TOTAL Books read: 25
Fiction — 15
- Tell No One by Harlan Coben (ebook): Have I mentioned recently how much I love Harlan Coben’s books? Tell No One is my new favorite of his stand-alone books–and features, as supporting characters, and excellently written lesbian couple.
- The Twilight Zone: The Midnight Sun (Rod Serling’s the Twilight Zone) by Rod Serling, Mark Kneece, and Anthony Spay: That’s right, they turned old Twilight Zone episodes into graphic novels. The creepy factor was still quite effective.
- Dead Reckoning (Sookie Stackhouse #11) by Charlaine Harris: I really wish I could give up on series. Sookie just isn’t doing it for me. (Side note: On the other hand, I am two books behind in the Stephanie Plum series, so I suppose I can KIND OF give up on series. I know I’ll end up reading them eventually.)
- Firestorm by Radclyffe (ebook): I reviewed this one!
- Sin City: The Hard Goodbye by Frank Miller: I don’t know why I read the book when I already knew how much the movie makes me squirm.
- Dirty Little Secrets by C.J. Omololu: I reviewed this one too!
- Trust Me On This by Jennifer Crusie (ebook): THAT’S RIGHT I READ IT. AND I LIKED IT.
- Batman: Battle for the Cowl by Tony S. Daniel: Batman is the world’s most angsty superhero. Even when he has no dialogue.
- Cinderella: From Fabletown With Love by Chris Roberson and Shawn McManus: A spinoff from the Fables series; quite delightful.
- Hysteria by Eva Gale (ebook): Sometimes I read books I got for free from Barnes and Noble and it’s awkward.
- Where She Went by Gale Foreman (audio): I really dislike music in audio books. It’s very distracting and makes me want to scream sometimes.
- Women of the Mean Streets: Lesbian Noir edited by J.M. Redmann & Greg Herren (ebook): First half of the stories were surprisingly great, second half…not so much. Review to come, since I got this from Netgalley.
- The Borrower by Rebecca Makkai: THERE IS TOO MUCH TO SAY ABOUT THIS BOOK.
- Caricature by Daniel Clowes: A collection of short stories in graphic form. Super depressing.
- Rules of Civility by Amor Towles: I was surprised by how quickly I read this book. It may or may not have made me cry. I tried the audio book but had to start over with the print version because I didn’t like the narrator.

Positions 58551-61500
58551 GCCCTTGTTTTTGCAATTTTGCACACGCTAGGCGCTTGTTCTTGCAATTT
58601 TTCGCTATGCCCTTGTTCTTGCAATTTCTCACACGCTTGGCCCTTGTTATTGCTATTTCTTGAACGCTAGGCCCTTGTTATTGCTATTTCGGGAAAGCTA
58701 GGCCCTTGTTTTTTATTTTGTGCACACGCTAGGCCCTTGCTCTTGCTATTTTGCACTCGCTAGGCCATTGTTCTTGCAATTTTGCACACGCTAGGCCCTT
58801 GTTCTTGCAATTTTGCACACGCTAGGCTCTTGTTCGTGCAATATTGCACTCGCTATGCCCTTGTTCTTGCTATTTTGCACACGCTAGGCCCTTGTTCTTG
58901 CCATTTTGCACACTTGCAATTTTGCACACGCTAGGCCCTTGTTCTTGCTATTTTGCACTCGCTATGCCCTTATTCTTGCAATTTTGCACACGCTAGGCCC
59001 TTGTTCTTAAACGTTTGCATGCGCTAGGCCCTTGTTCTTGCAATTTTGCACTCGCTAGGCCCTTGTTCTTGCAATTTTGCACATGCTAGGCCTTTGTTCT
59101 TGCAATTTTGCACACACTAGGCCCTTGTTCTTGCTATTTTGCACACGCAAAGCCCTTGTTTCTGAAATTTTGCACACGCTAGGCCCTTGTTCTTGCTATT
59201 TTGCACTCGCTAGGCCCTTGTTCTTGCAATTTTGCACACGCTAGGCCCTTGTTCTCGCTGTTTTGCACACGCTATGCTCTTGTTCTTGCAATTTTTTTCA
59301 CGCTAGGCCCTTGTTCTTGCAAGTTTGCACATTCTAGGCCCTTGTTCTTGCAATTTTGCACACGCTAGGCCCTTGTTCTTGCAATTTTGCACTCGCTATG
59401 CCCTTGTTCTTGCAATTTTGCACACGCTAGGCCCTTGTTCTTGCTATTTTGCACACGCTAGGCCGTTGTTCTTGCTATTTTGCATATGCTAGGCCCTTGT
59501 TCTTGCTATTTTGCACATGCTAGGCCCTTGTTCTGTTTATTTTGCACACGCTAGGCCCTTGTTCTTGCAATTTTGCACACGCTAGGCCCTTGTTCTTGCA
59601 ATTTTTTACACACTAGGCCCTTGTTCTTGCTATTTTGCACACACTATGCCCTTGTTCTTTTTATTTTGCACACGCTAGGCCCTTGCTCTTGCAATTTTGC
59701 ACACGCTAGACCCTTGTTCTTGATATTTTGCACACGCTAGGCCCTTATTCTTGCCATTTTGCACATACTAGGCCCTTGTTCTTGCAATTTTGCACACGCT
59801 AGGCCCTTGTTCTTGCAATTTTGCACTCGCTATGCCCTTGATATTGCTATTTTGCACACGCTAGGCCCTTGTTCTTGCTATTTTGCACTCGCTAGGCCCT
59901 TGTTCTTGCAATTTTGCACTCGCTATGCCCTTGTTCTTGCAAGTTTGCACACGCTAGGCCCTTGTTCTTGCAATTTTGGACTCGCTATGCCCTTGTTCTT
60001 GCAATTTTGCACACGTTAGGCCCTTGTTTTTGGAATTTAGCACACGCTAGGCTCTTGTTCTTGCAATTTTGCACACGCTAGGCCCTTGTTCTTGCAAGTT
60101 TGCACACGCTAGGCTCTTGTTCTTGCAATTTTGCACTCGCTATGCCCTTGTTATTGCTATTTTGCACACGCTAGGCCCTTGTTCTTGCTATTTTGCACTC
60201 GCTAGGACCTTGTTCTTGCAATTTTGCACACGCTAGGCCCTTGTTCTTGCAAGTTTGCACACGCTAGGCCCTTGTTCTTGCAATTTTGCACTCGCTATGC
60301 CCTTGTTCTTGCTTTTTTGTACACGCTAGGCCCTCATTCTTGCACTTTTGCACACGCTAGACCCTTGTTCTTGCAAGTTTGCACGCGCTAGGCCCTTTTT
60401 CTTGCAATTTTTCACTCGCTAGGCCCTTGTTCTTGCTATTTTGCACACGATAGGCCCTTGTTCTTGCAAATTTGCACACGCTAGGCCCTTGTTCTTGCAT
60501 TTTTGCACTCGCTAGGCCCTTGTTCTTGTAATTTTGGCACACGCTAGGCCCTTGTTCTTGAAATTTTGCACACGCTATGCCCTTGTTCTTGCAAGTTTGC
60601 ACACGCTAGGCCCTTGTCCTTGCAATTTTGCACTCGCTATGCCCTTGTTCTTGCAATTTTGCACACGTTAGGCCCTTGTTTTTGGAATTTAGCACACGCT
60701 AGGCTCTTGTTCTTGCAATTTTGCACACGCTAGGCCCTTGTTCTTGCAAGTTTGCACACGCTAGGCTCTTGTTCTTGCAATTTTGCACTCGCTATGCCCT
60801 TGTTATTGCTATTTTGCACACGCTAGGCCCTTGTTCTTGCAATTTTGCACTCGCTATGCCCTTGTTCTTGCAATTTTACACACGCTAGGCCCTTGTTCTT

Non-Fiction — 10
- Traitor to His Class: The Privileged Life and Radical Presidency of FDR by H.W. Brands (audio): This audio book is like 40 hours long. It was not my favorite book on FDR, and the author seemed to be rather biased against Eleanor Roosevelt. (ie he blamed her for Roosevelt’s cheating.)
- Gay People of Color: Facing Prejudices, Forging Identities (Gallup’s Guide to Modern Gay, Lesbian and Transgender Lifestyle) by Jaime A. Seba: Yep, the Lifestyle.
- Coming Out: Telling Family and Friends (The Gallup’s Guide to Modern Gay, Lesbian, & Transgender Lifestyle) by Jaime A. Seba: Not my favorite resource.
- Persistence: All Ways Butch and Femme edited by Ivan E. Coyote and Zena Sharman: Not at all what I was expecting (as in I expected something way more awesome) but there are a few stand-out essays in the collection.
- A World on Fire: Britain’s Crucial Role in the American Civil War by Amanda Foreman (audio): I like to read about wars sometimes.
- The Queer Art of Failure by J. Halberstam (ebook): So good. I have to review this because I got it from Netgalley but it’s going to be DIFFICULT because I will have to use my SMARTS. Or perhaps I will queerly fail at the review and it will be super meta.
- The Coldest Winter: America and the Korean War by David Halberstam (audio): I want to read all of his books. Especially the ones about war.
- Beyond Heaving Bosoms: The Smart Bitches’ Guide to Romance Novels by Sarah Wendell and Candy Tan: Super fun and interesting.
- Scorpions: The Battles and Triumphs of FDR’s Great Supreme Court Justices by Noah Feldman (audio): I rejoined Audible just so I could listen to this audio book. It was AWESOME.
- Complaints & Disorders: The Sexual Politics of Sickness by Barbara Ehrenreich and Deirdre English: I got this from Feminist Press and I was so excited because I kind of read everything Ehrenreich writes but I hadn’t read this. Quite interesting and suprisingly inclusive for the era (it was originally published in 1972).